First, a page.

When building sales strategies and plans, it’s helpful to identify the kinds of clients or customers who are right for you. It’s common for companies to feel that everyone can benefit from their offerings, and while that might be true, it doesn’t mean everyone is a good fit. It’s good to have an Ideal Client/Customer Profile (ICP) to prioritize where to focus selling and marketing efforts. Within the ICP, I look for five things. Does the customer have:
- NEED for your product or service?
- TIME to deploy and get the benefit from your offering?
- SUCCESS experience in your solution area?
- BUDGET to deal with the unexpected?
- WINNERS who get personal benefit when you win?
Need has to be acknowledged by decision makers or you don’t have the foundation for a sale. This is an obvious statement yet too often, I’ve seen sales people launch into proposals without first establishing that the customer knows they have a need. If you have a short prospect list or you decide, based on the other criteria below, that you need the customer, you have to create need by articulating a significant threat or opportunity along with the personal wins that come with your solution (more below).
The Determining Factors
Time can be the difference between success and failure. High cost, strategic solutions typically have a lengthy deployment cycle. If the customer’s timeline doesn’t allow for successful deployment or, if missing the deployment deadline eliminates the need, step back to consider the viability of your offering. At minimum, get agreement on the timeline with the customer both to validate this isn’t an issue and to reduce chances for surprise.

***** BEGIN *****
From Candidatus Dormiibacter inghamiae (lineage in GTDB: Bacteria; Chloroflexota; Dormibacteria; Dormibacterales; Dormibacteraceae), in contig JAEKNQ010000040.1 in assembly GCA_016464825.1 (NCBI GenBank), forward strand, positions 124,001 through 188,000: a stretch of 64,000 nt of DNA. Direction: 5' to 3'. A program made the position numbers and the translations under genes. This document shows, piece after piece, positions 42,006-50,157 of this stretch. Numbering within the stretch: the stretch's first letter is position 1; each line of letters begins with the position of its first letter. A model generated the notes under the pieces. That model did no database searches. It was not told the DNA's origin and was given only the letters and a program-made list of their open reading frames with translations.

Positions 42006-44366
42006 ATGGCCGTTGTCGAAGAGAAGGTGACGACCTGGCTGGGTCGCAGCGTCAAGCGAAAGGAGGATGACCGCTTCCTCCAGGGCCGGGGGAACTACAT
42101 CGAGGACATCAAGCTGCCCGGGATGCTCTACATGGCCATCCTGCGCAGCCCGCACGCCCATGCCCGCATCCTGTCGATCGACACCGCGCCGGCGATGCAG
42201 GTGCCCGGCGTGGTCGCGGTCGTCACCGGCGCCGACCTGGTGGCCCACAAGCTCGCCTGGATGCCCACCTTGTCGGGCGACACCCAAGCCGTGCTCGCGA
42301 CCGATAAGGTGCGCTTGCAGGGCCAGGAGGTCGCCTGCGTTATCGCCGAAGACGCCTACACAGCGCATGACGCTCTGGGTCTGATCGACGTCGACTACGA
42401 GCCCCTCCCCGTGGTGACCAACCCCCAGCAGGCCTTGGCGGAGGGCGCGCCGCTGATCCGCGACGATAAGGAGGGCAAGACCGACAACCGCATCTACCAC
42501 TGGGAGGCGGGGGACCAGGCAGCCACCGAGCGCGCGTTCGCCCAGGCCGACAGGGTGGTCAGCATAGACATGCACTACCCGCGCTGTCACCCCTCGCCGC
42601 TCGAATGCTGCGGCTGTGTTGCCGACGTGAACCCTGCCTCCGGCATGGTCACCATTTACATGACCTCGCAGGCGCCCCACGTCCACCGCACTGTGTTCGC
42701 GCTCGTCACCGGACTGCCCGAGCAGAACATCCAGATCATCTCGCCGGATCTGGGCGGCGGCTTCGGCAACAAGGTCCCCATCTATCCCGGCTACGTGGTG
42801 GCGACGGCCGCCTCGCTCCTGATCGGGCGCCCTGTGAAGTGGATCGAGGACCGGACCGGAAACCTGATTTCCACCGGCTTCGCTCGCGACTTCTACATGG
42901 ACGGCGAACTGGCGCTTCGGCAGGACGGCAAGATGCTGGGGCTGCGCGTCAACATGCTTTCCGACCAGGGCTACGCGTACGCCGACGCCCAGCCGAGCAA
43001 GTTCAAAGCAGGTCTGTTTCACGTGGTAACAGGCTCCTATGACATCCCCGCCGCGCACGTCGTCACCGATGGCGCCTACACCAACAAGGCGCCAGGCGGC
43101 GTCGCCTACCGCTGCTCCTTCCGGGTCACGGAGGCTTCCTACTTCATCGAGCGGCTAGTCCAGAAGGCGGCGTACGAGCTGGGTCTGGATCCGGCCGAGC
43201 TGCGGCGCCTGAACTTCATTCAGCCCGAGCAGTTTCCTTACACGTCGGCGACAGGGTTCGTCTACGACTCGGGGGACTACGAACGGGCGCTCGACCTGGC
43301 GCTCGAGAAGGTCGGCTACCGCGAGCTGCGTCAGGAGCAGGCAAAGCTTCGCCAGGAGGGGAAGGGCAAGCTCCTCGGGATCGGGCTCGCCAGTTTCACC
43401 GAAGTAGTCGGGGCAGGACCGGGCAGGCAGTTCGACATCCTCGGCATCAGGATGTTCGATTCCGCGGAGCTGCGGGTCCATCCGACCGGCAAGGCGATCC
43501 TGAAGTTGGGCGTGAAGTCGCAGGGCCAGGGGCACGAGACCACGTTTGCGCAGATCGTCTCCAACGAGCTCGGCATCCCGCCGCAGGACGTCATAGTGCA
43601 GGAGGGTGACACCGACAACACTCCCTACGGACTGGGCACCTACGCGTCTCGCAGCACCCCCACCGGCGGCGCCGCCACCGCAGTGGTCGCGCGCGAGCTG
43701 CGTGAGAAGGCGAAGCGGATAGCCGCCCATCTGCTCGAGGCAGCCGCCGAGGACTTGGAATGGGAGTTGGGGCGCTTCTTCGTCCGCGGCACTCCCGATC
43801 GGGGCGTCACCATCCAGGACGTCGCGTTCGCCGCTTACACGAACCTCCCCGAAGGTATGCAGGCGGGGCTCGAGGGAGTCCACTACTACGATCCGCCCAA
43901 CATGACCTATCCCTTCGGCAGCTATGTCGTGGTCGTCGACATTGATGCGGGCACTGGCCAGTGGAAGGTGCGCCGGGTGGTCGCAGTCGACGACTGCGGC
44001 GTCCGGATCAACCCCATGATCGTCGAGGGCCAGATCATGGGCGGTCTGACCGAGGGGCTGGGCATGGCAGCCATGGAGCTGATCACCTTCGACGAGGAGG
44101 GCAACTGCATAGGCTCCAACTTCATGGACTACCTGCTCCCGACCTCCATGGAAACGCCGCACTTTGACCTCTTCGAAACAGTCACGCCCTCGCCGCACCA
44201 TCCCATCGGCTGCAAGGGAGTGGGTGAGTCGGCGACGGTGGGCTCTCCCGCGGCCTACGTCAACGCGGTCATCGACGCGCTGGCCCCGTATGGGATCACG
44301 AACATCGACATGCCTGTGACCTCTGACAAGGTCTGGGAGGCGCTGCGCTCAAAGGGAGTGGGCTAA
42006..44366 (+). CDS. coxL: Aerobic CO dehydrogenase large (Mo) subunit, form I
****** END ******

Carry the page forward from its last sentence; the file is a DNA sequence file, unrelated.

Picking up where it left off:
Success in the area in which you’re providing the solution, is a want, not necessarily a need. However, it’s still a determining factor in deciding the customer’s fit for your offering.
Is this the right project?
It’s helpful when the customer is able to assess your proposal, and work, from a position of experience. They’ll give you better guidance and their expectations will be realistic. Of course, there will always be cases where customers need your offering and it’s the first time they’ve taken on the problem. In those situations, set the expectation so they know that part of your deliverable is to impart education to them.
Budget seems like an obvious need. Certainly, the customer needs to be able to pay for your product. However, more than that, you need to know if the customer has the capacity for adjustments. If any deviation from the original plan will cause the customer added costs or missed savings, they can’t absorb, you need to know this up front. You typically won’t learn this by asking the customer directly but if you have a customer who’s asking for guarantees or fixed costs, you will have to decide what’s driving this and if this is a project you want to take on.
Winners are important to identify within the decision maker and influencer population. These are people who personally win when you win. As I said in another blog, winners are looking for one of five things: Safety, Simplicity, Reward, Recognition, and Revolution.
If you haven’t identified anyone who clearly wins when you’re chosen you risk having no internal champions to coach you when the unexpected happens. Winners are an extension of your sales team and are needed for ultimate success.
Having a clear picture of your ICP will help you choose the right prospects and keep your precious resource focused on the customers or clients, with which you have the highest probability of success. Take a few minutes to figure out your ICP today and contact us if you’d like help with this important part of the sales process.
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